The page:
Prof. Harry Targ: « The neoliberals and the neocons are working together to undermine the new Trump administration »

Publié le Mis à jour le

Harry Targ 3

Prof. Harry Targ. D.R.

Mohsen Abdelmoumen: Your book « International Relations in a World of Imperialism and Class Struggle » is for me relevant and especially visionary.In your opinion, what are the most effective tools to fight against the ultra-liberalism and imperialism?

Prof. Harry Targ: That book was written to challenge the dominant discourse among those of us who study international relations. Reigning paradigms—realism, liberalism, and behavioral science—did not address imperialism, dominance, and dependency. The book was written in the early 1980s and reflected my growing engagement with theories of imperialism, particularly Lenin, and dependency, primarily scholar/activists from the Global South such as Walter Rodney, Samir Amin, Andre Gunter Frank, Fernando Cardoso and others. I wanted researchers and teachers of international relations in North America to incorporate these theories into how we looked at the world. Most importantly, I wanted our students to be confronted with ideas about imperialism and dependency, particularly the predominant imperial power of the United States. Lire la suite »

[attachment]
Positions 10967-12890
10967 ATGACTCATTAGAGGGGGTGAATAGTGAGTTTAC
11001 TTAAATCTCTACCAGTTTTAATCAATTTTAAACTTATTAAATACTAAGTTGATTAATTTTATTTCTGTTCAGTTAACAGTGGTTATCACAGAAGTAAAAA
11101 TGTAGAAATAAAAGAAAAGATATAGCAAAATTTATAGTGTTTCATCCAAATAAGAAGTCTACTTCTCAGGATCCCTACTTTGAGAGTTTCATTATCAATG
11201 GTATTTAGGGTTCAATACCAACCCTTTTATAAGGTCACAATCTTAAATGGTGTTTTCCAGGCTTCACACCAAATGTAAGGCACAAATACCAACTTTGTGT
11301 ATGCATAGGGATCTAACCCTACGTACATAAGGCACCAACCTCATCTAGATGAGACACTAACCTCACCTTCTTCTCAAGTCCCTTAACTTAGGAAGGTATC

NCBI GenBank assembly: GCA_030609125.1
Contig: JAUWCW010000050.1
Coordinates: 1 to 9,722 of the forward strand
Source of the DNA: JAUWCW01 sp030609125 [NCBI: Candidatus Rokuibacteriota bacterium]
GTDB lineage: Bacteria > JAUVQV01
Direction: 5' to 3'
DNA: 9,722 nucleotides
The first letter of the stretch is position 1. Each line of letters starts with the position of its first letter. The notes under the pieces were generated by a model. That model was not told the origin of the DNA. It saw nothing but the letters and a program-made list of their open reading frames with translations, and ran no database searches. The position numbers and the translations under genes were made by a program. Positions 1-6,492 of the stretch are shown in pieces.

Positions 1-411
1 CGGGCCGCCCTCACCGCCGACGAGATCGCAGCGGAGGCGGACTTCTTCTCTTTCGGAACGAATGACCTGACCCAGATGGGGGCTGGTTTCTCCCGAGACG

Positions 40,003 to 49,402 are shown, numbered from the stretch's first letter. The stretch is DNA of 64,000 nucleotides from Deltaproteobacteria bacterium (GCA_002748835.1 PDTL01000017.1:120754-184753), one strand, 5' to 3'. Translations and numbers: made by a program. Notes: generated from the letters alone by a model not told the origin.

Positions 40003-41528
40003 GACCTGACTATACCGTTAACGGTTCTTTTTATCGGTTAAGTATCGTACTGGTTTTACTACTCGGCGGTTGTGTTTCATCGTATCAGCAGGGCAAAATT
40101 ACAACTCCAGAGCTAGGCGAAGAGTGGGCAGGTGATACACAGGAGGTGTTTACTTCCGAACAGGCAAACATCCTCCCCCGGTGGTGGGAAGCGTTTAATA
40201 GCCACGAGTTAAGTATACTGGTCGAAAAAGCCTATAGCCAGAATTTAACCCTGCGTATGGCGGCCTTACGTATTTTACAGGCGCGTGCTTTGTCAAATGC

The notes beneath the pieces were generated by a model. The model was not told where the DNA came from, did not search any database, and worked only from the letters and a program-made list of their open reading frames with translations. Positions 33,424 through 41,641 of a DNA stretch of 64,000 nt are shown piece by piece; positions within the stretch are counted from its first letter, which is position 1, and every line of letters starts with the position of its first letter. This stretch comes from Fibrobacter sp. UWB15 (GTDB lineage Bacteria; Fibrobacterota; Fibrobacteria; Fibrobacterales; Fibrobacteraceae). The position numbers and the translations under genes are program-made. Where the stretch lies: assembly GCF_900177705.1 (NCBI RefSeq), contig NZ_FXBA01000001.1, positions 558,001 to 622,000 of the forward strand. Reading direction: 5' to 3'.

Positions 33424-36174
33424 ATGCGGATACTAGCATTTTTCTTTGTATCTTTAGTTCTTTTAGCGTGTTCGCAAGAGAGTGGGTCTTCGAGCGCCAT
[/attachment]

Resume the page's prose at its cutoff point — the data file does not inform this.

Michael Yates: “Clinton is an active war criminal and has done a great deal of damage in the world”

Publié le Mis à jour le

Michael Yates2

Michael Yates. DR.

Mohsen Abdelmoumen: Is there really a difference between the candidate Hillary Clinton and the candidate Bernie Sanders?